Sweet little shop that operates in a slightly we-wish-for-yesterday mindset. Not exactly well-versed in highly collectible books and not exactly in step with modernity either. Upon stepping in to its space, which was mostly empty, I had a undetectable vibration in my pocket which resulted in my answering my phone in a near whisper. Why such hush-hush tones? Well, as a former library employee, starting a the age of 10 - and in a era when spinster maid head librarians STERNLY shushed you - as well as having owned one of the better antiquarian bookstores in the Northeast, it just still stands as a rule of etiquette for me. The store clerks, who had been babbling aloud among themselves, were horrified, and I was rushed upon by the very spirit of the spinster maid librarian in the form of one gay-bear-'ish-looking chap and some silly exchange took place in which a NO CELLPHONES-type sign was pointed out to me, which one would have to guess they assume everyone gravitates to upon entry. And the purpose of enforcing such a rule when I, the phone user, was speaking so low that even my traveling companion standing next to me couldn't hear me? Perhaps there's the fear that someone on the street might peer in, see me, and run screaming down the street that cellphone use in now permitted in the shop, thereby producing a rush of undesirables into their establishment, cellphones pressed to their ears. Maybe its just a case of the old spinster adage: "If we let YOU use your cellphone, we would have to let EVERYONE use their cellphone." Retail anal-retention aside, they allowed me to actually be a customer in their shop, but when it actually came to the business of two very highly collectible books for which I was searching, they proved to be absolute amateurs. I inquired about a specialized Non-Fiction Nature/Ecology subject by an early 20th-Century writer who huge popularity at the time was due to her success as a romance novel writer. Upon being given the titles by me, he proved that his knowledge of her extended itself to only her mediocre and low-priced novels which fetch, at tops, $50 a volume for mint, 1st editions. "No, no," I explained, "I'm looking for two of her obscure Non-Fiction works." Amidst the confusion, I think I also heard him say they don't have an inventory of their books on their computer. Did he have section for fine books, I inquired? A locked case perhaps? He pointed me to a case at the end of the counter. I went to the case, which was blocked off and had a sign saying "Ask for assistance." I asked for assistance and more confusion ensued on his part as he tried to direct me to their Nature section. THOSE books, he very smartly informed me about the locked case books, are around $50 and UP. When I informed him that the two volumes, for which Ive been searching for some years, are valued STARTING at $350 for mint First Editions, he scrambled quickly to prove his knowledge of her work by pulling up a list FROM THE INTERNET that included digital and kindle editions of her romance novels which, as he was also quick to point out, were driving down the prices of her print versions. I finally had to laugh. A bookstore full of wanna-be late 20th Century spinster librarians whose limited knowledge of fine and collectible books is only surpassed by their misguided attempts to prove to a collector like me that they know more about books than someone who has worked in, bought, and sold books for over 40 years? Can someone just get me to John King Books in Detroit or The Strand in New York City RIGHT NOW? At least there I can pick up my cellphone and call fellow buyers I shop for with news of whats available and drive up sales for THOSE stores. This one is too busy PRACTICING to be a bookstore to ever actually sell to a serious collector.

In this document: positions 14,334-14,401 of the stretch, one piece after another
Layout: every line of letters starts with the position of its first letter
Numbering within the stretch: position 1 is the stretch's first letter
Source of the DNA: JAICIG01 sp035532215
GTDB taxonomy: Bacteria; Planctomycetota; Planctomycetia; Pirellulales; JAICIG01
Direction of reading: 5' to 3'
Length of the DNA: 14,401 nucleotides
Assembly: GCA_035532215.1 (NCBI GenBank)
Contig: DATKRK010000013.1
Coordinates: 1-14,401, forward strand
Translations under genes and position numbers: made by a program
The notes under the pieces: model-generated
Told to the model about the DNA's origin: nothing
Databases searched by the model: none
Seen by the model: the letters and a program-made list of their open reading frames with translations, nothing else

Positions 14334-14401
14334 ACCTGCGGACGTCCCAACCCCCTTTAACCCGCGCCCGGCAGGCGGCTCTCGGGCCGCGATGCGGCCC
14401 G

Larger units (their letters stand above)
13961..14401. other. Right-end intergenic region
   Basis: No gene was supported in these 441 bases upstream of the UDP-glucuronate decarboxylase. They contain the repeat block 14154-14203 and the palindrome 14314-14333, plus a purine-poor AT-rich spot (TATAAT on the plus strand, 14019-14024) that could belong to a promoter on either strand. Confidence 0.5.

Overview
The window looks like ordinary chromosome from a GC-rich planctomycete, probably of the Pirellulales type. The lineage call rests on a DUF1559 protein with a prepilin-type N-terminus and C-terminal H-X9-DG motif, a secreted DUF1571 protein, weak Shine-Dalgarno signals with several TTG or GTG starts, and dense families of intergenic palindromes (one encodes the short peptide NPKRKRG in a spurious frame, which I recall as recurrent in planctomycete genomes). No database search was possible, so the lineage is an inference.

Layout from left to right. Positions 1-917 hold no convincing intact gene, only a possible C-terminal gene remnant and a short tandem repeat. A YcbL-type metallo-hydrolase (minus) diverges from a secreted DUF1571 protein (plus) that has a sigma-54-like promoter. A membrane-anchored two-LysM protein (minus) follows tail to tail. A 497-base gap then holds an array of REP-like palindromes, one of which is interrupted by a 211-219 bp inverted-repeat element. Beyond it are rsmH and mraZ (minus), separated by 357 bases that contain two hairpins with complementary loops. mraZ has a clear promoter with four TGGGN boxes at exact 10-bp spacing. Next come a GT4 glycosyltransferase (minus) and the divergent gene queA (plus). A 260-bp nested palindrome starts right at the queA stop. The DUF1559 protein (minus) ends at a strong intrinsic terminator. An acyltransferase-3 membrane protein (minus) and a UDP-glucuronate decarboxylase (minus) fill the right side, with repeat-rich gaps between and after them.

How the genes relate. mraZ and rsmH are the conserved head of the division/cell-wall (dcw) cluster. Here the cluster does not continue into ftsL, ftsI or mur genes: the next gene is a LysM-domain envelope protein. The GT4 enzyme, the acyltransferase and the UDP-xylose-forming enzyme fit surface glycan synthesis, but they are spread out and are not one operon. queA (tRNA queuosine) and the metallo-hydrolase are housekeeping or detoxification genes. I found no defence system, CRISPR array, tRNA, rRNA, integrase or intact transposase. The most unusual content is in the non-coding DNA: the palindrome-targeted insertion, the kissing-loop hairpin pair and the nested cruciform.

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.

Sweet little shop that operates in a slightly we-wish-for-yesterday mindset. Not exactly well-versed in highly collectible books and not exactly in step with modernity either. Upon stepping in to its space, which was mostly empty, I had a

3
★★★★★

Sweet little shop that operates in a slightly we-wish-for-yesterday mindset. Not exactly well-versed in highly collectible books and not exactly in step with modernity either. Upon stepping in to its space, which was mostly empty, I had a

.

To re-examine some claims made by previous reviewers, we found most of these to be true, but some of them to be unsubstantiated:

"Overpriced books" - Store carries mostly mass-market books. Objection seems to be that many of these books could be bought for $0.01 online, and including shipping still be much less expensive than in the store. This is true. However, those customers are not, in fact, buying the book online: consider the overhead cost of operating a storefront.The comparison between two different spheres of commerce is unfair, and the business could not survive if prices were made much lower. It would be fair to say that there is no advantage in going to the store if price is the customer's only criterion.

Mandatory bag check - Most bookstores do not have a required bag check. But neither is it uncommon. In this case it seems justifiable given the sketchy location of the store. One person raises the valid counter-argument that store employees should not necessarily be entrusted with bags containing valuables. Whether or not such a concern is justified, people with such a strong preoccupation with the safety of their property would have to avoid the store because the check is not optional.